As a vegan of over twenty years and a vegetarian of more than twenty years before that, one of the questions that has always perplexed me is why do vegans like to share their lives with and look after cats, particularly rescue cats.
Cats are obligate carnivores – they must eat meat, their physiology is based on eating meat. If they don’t eat meat, they will die. I know there are supplements available made from non-animal sources; for example the amino acid taurine that comes from meat can be synthesised and added to vegan foods like lentils. This then in theory gives cats the necessary nutrients. But this is unnatural, and cats, if they are left to roam outdoors at all, will in any case kill and eat small animals like mice, birds and frogs.
Most vegans accept that cats are carnivores and will buy standard cat food to feed their feline overlords. To me this is blatant cognitive dissonance, A domestic cat lives for fifteen years on average. How many chickens or rabbits or fish or bits of cows and pigs does a cat consume during its lifetime? Even if it’s only the equivalent of one chicken a month that’s twelve a year; so one hundred and eighty chickens have to die to keep that pet cat alive. And some vegans have more than one cat – many more.
How does that square with living a vegan lifestyle?
Then there are all the other animals in zoos or in rescue centres or in the wild that vegans in particular get very emotional about – like the lynx that recently escaped from such a zoo in Wales and was eventually tracked down and shot. There was a huge outcry from people in the vegan groups on Facebook – how could anyone kill a beautiful innocent animal like that lynx? Yet in the few days it was on the loose it had killed many sheep at least, and most of the bodies of those sheep had been abandoned and left to rot in the green green grass.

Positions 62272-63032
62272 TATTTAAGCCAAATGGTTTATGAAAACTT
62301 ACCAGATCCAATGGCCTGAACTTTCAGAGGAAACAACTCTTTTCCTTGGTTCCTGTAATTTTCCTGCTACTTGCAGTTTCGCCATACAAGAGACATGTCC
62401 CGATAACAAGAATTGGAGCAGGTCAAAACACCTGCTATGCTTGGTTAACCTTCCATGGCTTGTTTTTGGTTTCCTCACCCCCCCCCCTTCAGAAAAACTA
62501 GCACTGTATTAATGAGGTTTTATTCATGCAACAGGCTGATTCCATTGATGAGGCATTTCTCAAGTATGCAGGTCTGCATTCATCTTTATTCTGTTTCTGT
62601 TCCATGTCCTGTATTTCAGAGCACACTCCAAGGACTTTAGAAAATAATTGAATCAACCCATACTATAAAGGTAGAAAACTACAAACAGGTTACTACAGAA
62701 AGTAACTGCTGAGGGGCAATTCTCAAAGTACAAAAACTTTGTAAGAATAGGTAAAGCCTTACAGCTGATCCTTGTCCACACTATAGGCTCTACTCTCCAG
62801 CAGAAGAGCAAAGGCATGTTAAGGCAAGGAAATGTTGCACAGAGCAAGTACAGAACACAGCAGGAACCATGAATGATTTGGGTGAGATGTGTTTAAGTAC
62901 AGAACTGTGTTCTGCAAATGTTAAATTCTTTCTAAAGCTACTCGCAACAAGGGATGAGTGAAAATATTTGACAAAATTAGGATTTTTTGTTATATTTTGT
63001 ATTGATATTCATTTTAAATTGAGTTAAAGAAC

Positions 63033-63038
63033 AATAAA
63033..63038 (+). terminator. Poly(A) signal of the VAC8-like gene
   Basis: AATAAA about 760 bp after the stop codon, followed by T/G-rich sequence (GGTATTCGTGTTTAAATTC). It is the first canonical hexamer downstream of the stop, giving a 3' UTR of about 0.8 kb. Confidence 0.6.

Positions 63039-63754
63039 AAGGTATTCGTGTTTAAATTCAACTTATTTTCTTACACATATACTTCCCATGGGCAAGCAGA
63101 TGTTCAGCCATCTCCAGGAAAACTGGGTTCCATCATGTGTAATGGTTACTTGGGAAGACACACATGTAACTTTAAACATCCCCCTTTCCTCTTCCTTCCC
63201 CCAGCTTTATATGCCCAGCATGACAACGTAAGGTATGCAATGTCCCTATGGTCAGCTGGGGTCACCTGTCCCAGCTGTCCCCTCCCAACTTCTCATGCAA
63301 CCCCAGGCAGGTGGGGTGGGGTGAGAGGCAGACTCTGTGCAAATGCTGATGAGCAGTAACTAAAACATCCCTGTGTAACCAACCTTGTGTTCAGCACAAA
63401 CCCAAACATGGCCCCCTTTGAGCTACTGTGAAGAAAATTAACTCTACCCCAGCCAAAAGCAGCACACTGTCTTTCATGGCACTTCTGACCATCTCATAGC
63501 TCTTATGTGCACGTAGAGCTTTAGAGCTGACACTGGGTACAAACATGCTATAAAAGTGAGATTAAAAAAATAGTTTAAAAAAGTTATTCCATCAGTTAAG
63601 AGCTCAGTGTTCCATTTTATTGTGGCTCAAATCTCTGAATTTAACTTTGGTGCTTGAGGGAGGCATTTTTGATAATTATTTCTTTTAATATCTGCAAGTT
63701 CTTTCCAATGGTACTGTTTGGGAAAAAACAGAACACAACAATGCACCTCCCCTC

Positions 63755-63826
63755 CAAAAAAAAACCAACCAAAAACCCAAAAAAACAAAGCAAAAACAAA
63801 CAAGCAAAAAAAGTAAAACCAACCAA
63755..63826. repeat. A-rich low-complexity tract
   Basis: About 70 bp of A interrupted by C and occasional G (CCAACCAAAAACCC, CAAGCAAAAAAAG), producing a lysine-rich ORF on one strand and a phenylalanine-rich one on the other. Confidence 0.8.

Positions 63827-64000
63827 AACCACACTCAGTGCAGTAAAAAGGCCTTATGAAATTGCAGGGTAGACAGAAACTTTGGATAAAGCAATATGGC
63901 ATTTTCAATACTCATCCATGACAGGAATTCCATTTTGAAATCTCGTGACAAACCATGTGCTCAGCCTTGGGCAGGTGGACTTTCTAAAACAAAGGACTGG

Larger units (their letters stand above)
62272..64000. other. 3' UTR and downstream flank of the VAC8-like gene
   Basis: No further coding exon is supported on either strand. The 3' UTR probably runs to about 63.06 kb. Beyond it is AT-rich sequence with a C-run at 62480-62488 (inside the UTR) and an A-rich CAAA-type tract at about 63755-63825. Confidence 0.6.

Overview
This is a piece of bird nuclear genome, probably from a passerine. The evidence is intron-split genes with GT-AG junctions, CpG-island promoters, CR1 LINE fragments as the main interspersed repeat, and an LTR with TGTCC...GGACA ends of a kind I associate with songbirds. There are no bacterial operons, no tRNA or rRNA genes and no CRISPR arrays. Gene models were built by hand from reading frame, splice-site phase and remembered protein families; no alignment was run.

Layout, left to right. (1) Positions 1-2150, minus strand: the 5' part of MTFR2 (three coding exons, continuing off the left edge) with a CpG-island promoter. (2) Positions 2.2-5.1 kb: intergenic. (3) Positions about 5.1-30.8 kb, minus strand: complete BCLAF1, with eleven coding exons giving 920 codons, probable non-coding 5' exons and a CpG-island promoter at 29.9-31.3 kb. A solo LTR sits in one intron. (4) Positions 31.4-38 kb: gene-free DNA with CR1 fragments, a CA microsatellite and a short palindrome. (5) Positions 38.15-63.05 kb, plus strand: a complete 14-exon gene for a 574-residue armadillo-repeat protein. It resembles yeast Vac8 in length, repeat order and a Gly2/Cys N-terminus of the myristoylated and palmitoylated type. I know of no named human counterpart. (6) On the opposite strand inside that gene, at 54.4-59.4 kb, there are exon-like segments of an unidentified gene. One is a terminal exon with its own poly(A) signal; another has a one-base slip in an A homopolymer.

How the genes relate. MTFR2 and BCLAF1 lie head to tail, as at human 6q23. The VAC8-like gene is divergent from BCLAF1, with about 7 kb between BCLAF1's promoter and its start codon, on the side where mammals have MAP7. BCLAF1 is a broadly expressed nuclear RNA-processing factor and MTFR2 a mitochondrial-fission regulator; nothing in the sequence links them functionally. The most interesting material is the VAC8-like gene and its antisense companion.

I admit that I love cats myself and if my wife wasn’t allergic to them I’m sure we would have at least one in our lives. I’m also sure that cats and other companion animals contribute hugely to the mental and emotional health of the human population but I can’t pretend they’re benign and benevolent creatures.
We had a cat once that found a family of shrews and played with them until they all fell dead in a circle on our lawn. At that point our feline psychopath lost interest and wandered off to bother some birds who were innocently flitting about in the bushes at the bottom of the garden.
So that’s why I won’t support cat rescue centres and cat charities. Cats are killers, gratuitous killers at that – just because they’re cute and fluffy doesn’t excuse them. In fact they have evolved to be cute and fluffy to facilitate their murderous lifestyles. Their prey animals and their human enablers are mesmerised by their big eyes and their soft purrs and I can guarantee that if they were bigger or we were smaller – well you can guess what our fate would be . . .